When I was bedridden with fatigue, video games were my lifeline – being able to get out of the body that was presently rebelling against me and into a story or life of someone else was lifesaving. I’ve had a condition called fibromyalgia for almost 10 years. This disability changed the way I considered my life, my health, my work, and what I needed from the world and people I work with. It changed the way I looked at games and, with time, I’ve made a lot of peace with my disability and even learned to love it as a key part of who I am. In the video game industry, accessibility has many argued definitions from many different people, but to me the core of accessibility is about providing options and information to people that allows them greater access to their goals – whatever they may be. So how do we make games, both playing and the process of creating them, better for players and developers?
The focus of accessibility tends to generally be on players – in-game options that allow them to tune visuals, audio, difficulty and more to provide them with better access to playing the game the way they want and/or need to. Often, people like to argue with people otherwise uninterested that the reason to implement accessibility options is it “sells” – after all, a 2019 report showed 95% of people played Assassins Creed Odyssey with subtitles on, which is far higher than the percentage of people likely to have hearing issues.
When I started in games, I was particularly curious about accessibility on the studio side – many don’t feel safe enough to even reveal they have accessibility needs, in case it has an impact on their likelihood of hire or retainment as an employee. I had a director once (at a studio where I was public about my disability) tell me offhand in a performance conversation that, despite my high work output, everything getting done and my commitment to what we were making, I needed to be ‘more consistent’.
When I pressed, I realised this was a way of saying “could you get sick less often?” In an industry where many workplaces suffer crunch (lots of overtime work, for consistent periods of time), working for “passion” rather than pay or support, stress of potential lay-offs and churn through young creatives, accessibility needs often prevent these individuals from working in the industry. Often, these people are the most aware of what kind of impact accessibility can have on players, and are the best placed to implement to support them.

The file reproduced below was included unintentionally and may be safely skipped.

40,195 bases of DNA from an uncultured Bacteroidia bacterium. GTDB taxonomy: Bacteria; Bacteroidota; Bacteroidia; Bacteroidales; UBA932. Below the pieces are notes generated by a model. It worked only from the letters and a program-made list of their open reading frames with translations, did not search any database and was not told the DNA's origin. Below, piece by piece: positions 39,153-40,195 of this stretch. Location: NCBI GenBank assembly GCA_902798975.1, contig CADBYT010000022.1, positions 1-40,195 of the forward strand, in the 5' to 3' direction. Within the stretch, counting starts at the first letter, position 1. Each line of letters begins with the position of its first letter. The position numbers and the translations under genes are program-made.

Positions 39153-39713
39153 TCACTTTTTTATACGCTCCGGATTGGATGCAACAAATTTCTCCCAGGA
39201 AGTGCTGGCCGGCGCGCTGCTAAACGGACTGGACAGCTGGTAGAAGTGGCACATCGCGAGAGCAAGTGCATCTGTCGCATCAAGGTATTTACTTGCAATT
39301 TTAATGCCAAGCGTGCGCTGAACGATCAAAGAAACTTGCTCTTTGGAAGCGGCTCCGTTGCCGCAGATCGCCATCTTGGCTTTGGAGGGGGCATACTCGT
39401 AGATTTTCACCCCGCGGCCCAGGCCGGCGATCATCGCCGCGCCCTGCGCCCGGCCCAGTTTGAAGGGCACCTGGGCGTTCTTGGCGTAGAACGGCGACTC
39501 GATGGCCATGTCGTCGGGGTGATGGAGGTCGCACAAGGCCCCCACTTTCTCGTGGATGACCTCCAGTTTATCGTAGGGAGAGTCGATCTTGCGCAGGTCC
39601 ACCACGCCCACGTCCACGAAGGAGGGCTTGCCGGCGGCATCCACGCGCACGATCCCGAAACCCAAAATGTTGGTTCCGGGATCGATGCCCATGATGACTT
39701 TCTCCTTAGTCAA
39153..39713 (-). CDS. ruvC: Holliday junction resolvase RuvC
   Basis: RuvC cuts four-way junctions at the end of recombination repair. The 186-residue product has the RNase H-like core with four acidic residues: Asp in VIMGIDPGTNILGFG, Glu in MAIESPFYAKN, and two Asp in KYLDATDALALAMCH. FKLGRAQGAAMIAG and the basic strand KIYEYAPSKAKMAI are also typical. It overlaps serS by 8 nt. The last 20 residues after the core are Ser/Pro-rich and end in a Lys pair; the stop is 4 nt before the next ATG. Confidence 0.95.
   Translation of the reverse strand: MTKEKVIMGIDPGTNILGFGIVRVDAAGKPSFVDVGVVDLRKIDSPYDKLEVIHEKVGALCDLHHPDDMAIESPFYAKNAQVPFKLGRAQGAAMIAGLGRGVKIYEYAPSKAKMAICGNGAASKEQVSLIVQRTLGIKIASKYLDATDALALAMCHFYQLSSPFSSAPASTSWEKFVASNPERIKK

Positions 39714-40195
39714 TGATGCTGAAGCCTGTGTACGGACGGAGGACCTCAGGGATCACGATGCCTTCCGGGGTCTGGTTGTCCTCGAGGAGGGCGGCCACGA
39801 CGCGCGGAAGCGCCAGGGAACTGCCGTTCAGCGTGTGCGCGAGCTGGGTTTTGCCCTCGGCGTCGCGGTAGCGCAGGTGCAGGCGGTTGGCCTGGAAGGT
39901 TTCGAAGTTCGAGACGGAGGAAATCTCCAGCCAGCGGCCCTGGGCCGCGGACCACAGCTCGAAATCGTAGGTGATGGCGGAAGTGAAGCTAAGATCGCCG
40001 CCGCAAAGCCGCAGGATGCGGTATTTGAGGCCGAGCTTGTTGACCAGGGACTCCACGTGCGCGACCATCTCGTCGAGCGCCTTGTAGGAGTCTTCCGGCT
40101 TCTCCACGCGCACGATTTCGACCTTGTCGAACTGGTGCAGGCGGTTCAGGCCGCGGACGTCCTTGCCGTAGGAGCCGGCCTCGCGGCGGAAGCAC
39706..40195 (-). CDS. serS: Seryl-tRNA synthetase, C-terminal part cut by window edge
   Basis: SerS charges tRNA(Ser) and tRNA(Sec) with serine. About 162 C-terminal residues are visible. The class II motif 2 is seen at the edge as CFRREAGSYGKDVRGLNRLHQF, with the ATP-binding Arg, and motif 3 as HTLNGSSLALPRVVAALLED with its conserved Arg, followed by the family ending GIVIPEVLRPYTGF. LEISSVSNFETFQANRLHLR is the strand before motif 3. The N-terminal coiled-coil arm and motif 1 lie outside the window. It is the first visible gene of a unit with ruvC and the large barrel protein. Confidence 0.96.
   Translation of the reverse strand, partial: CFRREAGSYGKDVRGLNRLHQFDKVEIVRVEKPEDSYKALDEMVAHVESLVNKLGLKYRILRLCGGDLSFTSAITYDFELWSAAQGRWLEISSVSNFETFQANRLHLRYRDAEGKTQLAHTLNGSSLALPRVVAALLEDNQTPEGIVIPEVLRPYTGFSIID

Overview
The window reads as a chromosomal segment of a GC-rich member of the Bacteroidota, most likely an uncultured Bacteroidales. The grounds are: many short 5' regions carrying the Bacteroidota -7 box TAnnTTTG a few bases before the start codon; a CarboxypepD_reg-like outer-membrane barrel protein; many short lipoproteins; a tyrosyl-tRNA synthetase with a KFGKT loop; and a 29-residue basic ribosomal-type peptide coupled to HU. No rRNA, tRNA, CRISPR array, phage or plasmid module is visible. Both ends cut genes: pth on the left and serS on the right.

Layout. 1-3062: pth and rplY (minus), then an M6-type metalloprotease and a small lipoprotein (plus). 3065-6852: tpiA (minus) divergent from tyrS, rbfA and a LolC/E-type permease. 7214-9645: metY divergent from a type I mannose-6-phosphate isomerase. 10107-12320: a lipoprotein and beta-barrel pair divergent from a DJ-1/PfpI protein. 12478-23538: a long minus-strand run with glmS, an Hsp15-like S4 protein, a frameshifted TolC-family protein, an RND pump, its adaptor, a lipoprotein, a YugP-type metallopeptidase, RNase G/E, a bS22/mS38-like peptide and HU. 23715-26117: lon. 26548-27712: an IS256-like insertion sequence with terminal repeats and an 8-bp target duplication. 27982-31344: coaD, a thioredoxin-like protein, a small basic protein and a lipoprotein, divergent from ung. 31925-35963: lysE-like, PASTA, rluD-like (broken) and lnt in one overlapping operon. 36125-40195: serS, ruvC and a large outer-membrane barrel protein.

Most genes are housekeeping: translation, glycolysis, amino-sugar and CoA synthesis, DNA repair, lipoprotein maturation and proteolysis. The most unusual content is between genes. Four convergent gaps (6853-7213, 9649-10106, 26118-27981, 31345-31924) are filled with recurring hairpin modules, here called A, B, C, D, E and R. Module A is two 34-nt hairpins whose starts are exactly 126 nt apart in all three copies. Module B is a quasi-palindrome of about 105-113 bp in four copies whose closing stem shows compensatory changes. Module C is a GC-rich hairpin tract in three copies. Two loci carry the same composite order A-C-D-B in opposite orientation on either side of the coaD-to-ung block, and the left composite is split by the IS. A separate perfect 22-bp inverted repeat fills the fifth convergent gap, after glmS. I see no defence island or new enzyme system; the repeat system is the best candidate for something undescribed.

Developers generally want to make accessible games, so what is stopping them? A lot of the time, accessibility falls behind for teams due to fear rather than ignorance or malice – fear of getting it wrong, of offending someone, of not doing enough. We’re starting to see studios hiring key accessibility roles in-house to support blockbuster titles, which is a great improvement. And industry understandings are better than they’ve ever been on meaningful changes that can be made in games. However, these fears continue to prevent other teams and smaller, less resourced teams from doing good work.
Sometimes, there’s simply no one in the studio with enough knowledge to champion it, so it goes unexamined. Sometimes there’s curiosity, but people don’t want to ask the wrong questions or aren’t given the time (or pay) to explore and learn, so that curiosity goes unanswered. Some friends and I founded Accessibility Unlocked a few years ago, a volunteer organisation for disabled creators (including those with neurodivergence) to try and combat this feeling of “I don’t know where to even start”. The goal is to act as a connecting point for developers, resources and players in order to provide a place where you can safely ask what you may feel are silly questions, in the hopes of providing the start of a path forward – whether for players or for your team.